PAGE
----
Sari Kimbell – StartUp FoCo Podcast
A creative community is composed of ALL KINDS of awesome entrepreneurs – and
You can check out Sari’s panels below:
- Overwhelmed by E-Commerce? Find Your Platform on
TuesdayFebruary 26th, 9:15am-11: 00am@ Downtown Artery Performance Venue
- 8 Mistakes Craft Businesses Make and How to Avoid Them on
WednesdayFebruary 27th, 1:00pm-2: 00pm@ Downtown Artery Performance Venue
- Business Basics for Artisan, Craft and Food Entrepreneurs on
ThursdayFebruary 28th, 1:30pm-2: 30pm@ CCC Gallery
- Women Who Succeed on
ThursdayFebruary 28th, 5:30pm-8: 00pm@ Scrumpy’s Hard Cider Bar and Pub
Hi Sari, introduce yourself!
Hi, I’m Sari Kimbell and I am the founder of Sari Kimbell Food Business Consulting and also an online course program called Food Business Success.
What do you do in the creative community?
I’m really interested in is helping small to medium-sized food businesses, especially in the artisan world. These are businesses where we talk about using local ingredients or craft made food. They are using simple ingredients or reimagining food like other ketchup or salsas or breads or jam. It might not always be seen exactly as in the creative world, but I think that there is a lot of creativity that these food artisans are bringing to their product and to our economy.
Do you get a lot of pushback that food isn’t part of the creative community?
I don’t know that it actually get push back, but it probably takes a little more explanation or asking people to stretch a little bit when we talk about culinary arts. When we talk about chefs creating, it is very much a form of creativity and reinvention and using ingredients in new ways much like people repurposing arts and reinventing certain styles. There’s a great connection there and I want to support people in their endeavors of this creativity. A lot of it is very similar to, as you’ll see with our line-up for start-up week, how people conduct creative businesses and artisan craft food businesses.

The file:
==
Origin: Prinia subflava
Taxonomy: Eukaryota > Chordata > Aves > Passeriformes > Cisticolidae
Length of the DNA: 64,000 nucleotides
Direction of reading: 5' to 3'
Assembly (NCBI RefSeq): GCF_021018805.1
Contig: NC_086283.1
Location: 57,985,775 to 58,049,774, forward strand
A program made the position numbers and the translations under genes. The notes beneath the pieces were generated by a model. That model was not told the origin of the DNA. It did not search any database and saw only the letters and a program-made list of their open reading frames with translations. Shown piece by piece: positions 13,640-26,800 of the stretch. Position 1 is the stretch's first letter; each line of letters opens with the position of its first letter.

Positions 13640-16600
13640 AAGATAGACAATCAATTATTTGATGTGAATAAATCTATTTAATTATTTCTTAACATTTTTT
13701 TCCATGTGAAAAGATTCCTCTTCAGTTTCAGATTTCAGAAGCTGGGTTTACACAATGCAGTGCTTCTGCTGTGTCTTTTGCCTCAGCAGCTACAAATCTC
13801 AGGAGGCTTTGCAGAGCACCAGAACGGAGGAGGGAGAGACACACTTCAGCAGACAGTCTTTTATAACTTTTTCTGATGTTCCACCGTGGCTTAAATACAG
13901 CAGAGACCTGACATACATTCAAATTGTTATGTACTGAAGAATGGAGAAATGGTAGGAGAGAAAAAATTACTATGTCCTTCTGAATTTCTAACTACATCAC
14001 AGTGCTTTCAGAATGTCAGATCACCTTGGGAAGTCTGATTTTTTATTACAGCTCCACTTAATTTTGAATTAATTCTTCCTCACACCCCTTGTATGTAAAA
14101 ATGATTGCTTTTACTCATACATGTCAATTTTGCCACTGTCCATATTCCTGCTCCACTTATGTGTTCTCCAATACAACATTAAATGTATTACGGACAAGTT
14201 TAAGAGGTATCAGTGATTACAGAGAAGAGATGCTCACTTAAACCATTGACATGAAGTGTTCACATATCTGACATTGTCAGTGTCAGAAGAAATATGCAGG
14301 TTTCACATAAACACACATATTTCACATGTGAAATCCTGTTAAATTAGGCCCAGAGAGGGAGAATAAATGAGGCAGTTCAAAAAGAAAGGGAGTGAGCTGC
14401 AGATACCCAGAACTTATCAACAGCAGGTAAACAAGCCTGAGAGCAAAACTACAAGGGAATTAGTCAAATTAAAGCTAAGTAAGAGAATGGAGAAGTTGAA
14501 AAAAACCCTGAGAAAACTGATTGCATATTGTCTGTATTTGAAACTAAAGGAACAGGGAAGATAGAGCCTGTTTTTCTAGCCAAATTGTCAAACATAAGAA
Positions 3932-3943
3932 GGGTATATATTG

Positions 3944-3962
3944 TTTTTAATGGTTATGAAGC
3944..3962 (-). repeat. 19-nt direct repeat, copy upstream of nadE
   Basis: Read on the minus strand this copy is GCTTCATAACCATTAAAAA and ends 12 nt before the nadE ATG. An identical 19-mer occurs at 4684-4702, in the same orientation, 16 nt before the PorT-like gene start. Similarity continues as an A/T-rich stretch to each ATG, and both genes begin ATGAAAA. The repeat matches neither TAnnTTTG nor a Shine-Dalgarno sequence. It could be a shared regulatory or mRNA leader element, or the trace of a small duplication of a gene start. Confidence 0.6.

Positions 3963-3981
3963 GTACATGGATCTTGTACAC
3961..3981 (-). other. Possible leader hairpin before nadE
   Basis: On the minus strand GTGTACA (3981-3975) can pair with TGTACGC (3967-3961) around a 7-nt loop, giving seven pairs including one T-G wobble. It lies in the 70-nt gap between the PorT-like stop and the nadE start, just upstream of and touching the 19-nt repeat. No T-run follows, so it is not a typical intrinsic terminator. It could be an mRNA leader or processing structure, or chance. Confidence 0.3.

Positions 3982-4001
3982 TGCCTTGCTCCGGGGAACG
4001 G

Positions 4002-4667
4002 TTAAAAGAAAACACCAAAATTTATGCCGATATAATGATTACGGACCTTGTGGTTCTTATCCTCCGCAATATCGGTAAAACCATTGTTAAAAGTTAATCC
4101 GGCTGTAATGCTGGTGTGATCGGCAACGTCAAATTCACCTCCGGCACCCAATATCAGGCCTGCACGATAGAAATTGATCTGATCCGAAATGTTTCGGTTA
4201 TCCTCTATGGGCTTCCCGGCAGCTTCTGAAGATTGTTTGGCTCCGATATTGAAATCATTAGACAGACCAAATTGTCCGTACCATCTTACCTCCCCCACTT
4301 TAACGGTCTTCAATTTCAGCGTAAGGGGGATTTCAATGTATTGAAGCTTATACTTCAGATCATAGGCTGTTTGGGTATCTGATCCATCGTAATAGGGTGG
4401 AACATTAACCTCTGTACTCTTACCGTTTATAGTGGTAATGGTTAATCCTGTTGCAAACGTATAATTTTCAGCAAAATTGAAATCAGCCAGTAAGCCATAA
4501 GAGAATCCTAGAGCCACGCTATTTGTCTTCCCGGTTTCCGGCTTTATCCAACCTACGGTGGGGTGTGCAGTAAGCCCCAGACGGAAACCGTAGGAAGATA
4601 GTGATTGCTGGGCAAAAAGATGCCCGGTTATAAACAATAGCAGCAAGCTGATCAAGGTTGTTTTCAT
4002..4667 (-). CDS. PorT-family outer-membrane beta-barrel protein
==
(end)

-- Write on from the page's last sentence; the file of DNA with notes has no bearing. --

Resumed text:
What are you seeing as the biggest challenges in the Northern Colorado food community?
Probably a lack of commercial kitchen space. There are some opportunities to do home-based businesses, depending on your product, but many products do require that the food is made in a commercial kitchen and we’ve had one close or it was purchased and so it’s no longer a kitchen. So, we’re definitely seeing a squeeze on that and it can be a challenge, especially when people want to do interesting things like gluten-free or meat products that need some additional oversight, so that’s probably the biggest challenge. Also scaling up, so when they’re ready to go a little bit bigger time, they’re going need to go down to some bigger spaces in Longmont or Boulder or Denver. We just don’t have those facilities here. But it is a very welcoming environment overall, as long as people can find that kitchen space to make their product.
Who’s doing the coolest things in Northern Colorado? Who are you most excited about?
Some of my favorites right now are Colorado Catsup, which we’re actually doing a big rebrand for them. They’re changing their name to the Hive Condiment Co. They make honey-sweetened ketchup, mustard and relish. J. Brady Seasonings, he just launched about a year and a half ago and has a great line-up of seasonings. Fort Collins Pickle Company has been doing a great job. This year at the Winter Farmers Market, I help run the winter farmers market in Opera Galleria and we’re seeing some brand new companies,
What’s got you most excited about Fort Collins Start-up Week and Artup Week in particular?
I’m really excited about the focus that we’re placing on e-commerce. It’s something that we haven’t necessarily talked too much about especially when we talk smaller craft industry and obviously, e-commerce, there’s a lot of
If you could tell a Northern Colorado product based business that was just getting started one thing, what would it be?
My FoCo Startup Week session is called Eight Mistakes That Craft Businesses Make and How to Avoid Them. If I just had to choose one, I would say that pricing your product correctly from the start is probably one of the biggest overlooked things that business owners don’t do very well and it can get them into trouble later on. It’s hard to raise prices, they don’t factor in their labor. So they put all of this work into it and then at the end of the year, when they do all their expenses, they realize, “Oh, I didn’t make any money.” Or “I lost money.” So that would be one of my biggest recommendations. It’s really thinking through that pricing.
Where can we find more about you and your work?
SariKimbell.com and FoodBizSuccess.com to learn about my online program. You can find me on Instagram and Facebook too!